Exchange blacklist prevents Twitter hacker from stealing more BTC

Exchange blacklist prevents Twitter hacker from stealing more BTC

The hackers who compromised high profile Twitter accounts to promote a BTC scam could have stolen more—if Coinbase did not blacklist their addresses.

Coinbase, along with Gemini, Kraken, and Binance exchanges, blacklisted the alleged hacker’s address, preventing their users from sending BTC—as much as 30.4 BTC, worth $284,960.78 at press time—to the hacker’s wallet address. However, 14 Coinbase users were able to send BTC worth roughly $3,000 to the hacker’s address before Coinbase was able to blacklist the said address.

“We noticed within about a minute of the Gemini and Binance tweets,” said Philip Martin, chief information security officer of Coinbase. “The principle that we want to pay attention to is harm reduction without reducing the underlying utility of the asset,” said Martin, “to avoid people having money stolen when it’s in our power to prevent it.”

The hacker’s money is on the move

Regardless of the exchanges that made an effort to prevent the Twitter attacker from successfully defrauding their users, the hacker was able to collect a total of roughly 400 payments, totaling (13.1364 BTC) from individuals located all around the world.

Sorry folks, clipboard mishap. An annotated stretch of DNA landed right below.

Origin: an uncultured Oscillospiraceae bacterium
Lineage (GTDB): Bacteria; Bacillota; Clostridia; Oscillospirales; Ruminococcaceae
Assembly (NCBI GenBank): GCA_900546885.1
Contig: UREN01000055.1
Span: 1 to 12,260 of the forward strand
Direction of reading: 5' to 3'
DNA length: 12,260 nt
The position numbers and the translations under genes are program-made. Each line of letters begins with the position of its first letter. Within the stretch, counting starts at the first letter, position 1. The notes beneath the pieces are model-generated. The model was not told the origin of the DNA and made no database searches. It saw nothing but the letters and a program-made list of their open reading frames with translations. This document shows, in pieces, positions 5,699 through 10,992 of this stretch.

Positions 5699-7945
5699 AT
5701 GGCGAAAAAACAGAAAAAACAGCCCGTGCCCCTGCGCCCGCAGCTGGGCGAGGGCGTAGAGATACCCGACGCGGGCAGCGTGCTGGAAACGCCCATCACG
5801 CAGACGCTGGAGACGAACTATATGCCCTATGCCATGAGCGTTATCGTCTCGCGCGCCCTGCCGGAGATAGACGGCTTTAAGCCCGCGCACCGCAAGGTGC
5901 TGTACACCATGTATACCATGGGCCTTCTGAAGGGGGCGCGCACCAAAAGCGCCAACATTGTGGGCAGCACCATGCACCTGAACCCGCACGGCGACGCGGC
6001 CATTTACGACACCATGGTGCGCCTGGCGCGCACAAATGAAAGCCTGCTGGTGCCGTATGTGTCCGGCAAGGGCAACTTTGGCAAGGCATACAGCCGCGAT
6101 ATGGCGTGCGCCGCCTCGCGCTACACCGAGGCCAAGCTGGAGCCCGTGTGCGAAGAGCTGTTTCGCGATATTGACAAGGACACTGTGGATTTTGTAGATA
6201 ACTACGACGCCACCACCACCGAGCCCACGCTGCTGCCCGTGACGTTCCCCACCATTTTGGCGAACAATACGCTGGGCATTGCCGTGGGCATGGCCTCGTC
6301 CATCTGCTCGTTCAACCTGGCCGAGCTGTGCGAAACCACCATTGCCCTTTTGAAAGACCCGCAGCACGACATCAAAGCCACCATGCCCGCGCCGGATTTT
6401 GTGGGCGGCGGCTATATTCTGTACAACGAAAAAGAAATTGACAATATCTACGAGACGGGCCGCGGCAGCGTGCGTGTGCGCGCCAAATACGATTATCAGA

The hacker’s stolen BTC is already in motion—2.89 BTC has already been sent from the hacker’s wallet to a Wasabi wallet. According to a report from the blockchain analytics firm Whitestream, one of the hacker’s addresses has “interacted with addresses that related to several digital currency payment processors–CoinPayments, Coinbase, and BitPay.”

A Binance spokesperson was also quoted saying the attacker has even sent some of their stolen BTC to the Binance exchange “a small amount of BTC (equivalent to about $10) was sent to a Binance core wallet address,” said the spokesperson “It seems they made the move to confuse blockchain researchers.”

Where will the hacker liquidate their BTC?

The hacker is going to have trouble liquidating their stolen funds. At this point, every digital currency exchange has the hacker’s addresses blacklisted, several blockchain analytics firms are closely tracking the cash flows created by the attacker, and the FBI has launched an investigation into the matter.

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